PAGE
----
First off, let me say I have nothing but respect for EA for consistently putting their weight behind the “Dead Space” series. What other publisher is throwing spending time and money on horror games in this era of big-budget shooters? Okay, so the second and third games in the series (as well as the Wii prequel, are more on the shooter-y side of things, but still, fair effort. The first game, while it struggled, ultimately found an audience for its cramped dark corridors, sometimes only filled with sounds of series protagonist Isaac Clark’s heavy, wet breathing.
The problem is that between “Dead Space 2″ and “Dead Space 3,” developer Visceral Games set out to give their universe a mythos. Whereas before, we had a silent protagonist, grimly plodding along in a psychologically-fraught nightmare space aboard an abandoned spaceship, his hope of survival only second to his desperate need to see his girlfriend. That’s all been smoothed away to a blandly accessible hero tale, and by the third game, the series is now generically a third-person shooter complete with effete Eurotrash villain (he’s got a ponytail and a script’s worth of monologues), and a co-op partner to help your chatty, emotional fragile hero save the galaxy.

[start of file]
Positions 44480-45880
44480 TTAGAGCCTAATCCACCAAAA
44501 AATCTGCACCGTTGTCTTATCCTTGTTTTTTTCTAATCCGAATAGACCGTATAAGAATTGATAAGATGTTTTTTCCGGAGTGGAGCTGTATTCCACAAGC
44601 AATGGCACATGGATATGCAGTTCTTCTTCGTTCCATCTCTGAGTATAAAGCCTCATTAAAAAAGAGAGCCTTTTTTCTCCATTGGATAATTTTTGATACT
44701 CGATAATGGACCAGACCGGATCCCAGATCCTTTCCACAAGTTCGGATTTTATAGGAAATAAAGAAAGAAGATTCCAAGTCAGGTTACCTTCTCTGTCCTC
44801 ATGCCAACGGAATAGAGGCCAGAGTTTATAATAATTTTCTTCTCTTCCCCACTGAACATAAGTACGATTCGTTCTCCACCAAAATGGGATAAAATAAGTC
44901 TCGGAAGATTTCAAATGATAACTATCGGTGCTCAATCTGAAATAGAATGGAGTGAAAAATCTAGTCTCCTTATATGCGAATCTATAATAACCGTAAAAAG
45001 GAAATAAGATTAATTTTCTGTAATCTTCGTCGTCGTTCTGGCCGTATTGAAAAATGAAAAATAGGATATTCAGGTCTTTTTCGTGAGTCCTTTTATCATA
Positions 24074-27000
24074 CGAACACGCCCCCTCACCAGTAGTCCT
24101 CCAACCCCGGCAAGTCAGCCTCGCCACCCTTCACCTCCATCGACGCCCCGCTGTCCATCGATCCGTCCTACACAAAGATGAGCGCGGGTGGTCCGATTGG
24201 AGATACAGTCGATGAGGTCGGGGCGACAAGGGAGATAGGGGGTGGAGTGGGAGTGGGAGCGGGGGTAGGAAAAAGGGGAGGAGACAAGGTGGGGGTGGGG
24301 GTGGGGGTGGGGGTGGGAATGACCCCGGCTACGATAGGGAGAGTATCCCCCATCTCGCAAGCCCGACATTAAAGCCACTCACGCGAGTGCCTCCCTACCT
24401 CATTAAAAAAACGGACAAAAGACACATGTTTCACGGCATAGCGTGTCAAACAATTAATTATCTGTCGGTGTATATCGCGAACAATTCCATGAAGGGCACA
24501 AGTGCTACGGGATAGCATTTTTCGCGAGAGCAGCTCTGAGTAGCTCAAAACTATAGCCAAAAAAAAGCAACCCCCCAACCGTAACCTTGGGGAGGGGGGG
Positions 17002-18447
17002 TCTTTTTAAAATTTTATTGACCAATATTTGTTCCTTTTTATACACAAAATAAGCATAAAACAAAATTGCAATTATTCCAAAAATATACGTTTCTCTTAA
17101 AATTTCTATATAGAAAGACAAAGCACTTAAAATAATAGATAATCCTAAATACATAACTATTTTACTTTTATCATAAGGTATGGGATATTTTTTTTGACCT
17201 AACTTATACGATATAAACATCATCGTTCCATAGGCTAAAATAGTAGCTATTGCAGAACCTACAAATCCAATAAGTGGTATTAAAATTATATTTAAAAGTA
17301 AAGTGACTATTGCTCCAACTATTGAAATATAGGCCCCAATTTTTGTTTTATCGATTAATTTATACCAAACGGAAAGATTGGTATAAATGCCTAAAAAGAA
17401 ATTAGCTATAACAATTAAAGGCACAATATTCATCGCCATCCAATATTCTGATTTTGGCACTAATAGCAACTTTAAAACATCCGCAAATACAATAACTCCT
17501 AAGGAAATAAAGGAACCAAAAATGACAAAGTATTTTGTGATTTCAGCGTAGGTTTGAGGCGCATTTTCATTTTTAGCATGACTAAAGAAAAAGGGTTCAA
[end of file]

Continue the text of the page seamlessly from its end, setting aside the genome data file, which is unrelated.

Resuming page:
The game opens 200 years before the events of the first game, a young soldier on the frozen planet of Tau Volantis on the run from Marker-infected, hoping to deliver a package which might stop the mysterious signal which has afflicted the rest of the base and its inhabitants with madness and mutation. This first sequence is endemic of the roller coaster ride “Dead Space” has become, with the faceless, gun-toting grunt doing a hard slide down an icy hill, blasting away oncoming enemies with his pistol.
It’s not a spoiler to say that two centuries later, this young soldier won’t be part of our tale, but the package he was carrying will be.
Flash to the series’ present, with the hard-luck Isaac surviving a sudden attack by the Marker-worshipping cult of Unitoligists, led by Danik (said Eurotrash villain). He and his cult, for some reason, think the Markers are in some way a path to advancing human evolution (in spite of every sign to the contrary–one of the worst elements of the fiction to be injected into the series with the second game). An unwilling Isaac is drafted by soldiers Carver and Norton to go with them to head to Tau Volantis in the hopes of disrupting the signal that causes the madness and ultimate mutation unleashed by the signals. From the there, the campaign ostensibly sees Isaac and troubled soldier Carver teaming up to survive the perils of space, the icy wastes of the planet below, Unitologist henchmen with guns, and their own damaged psyches.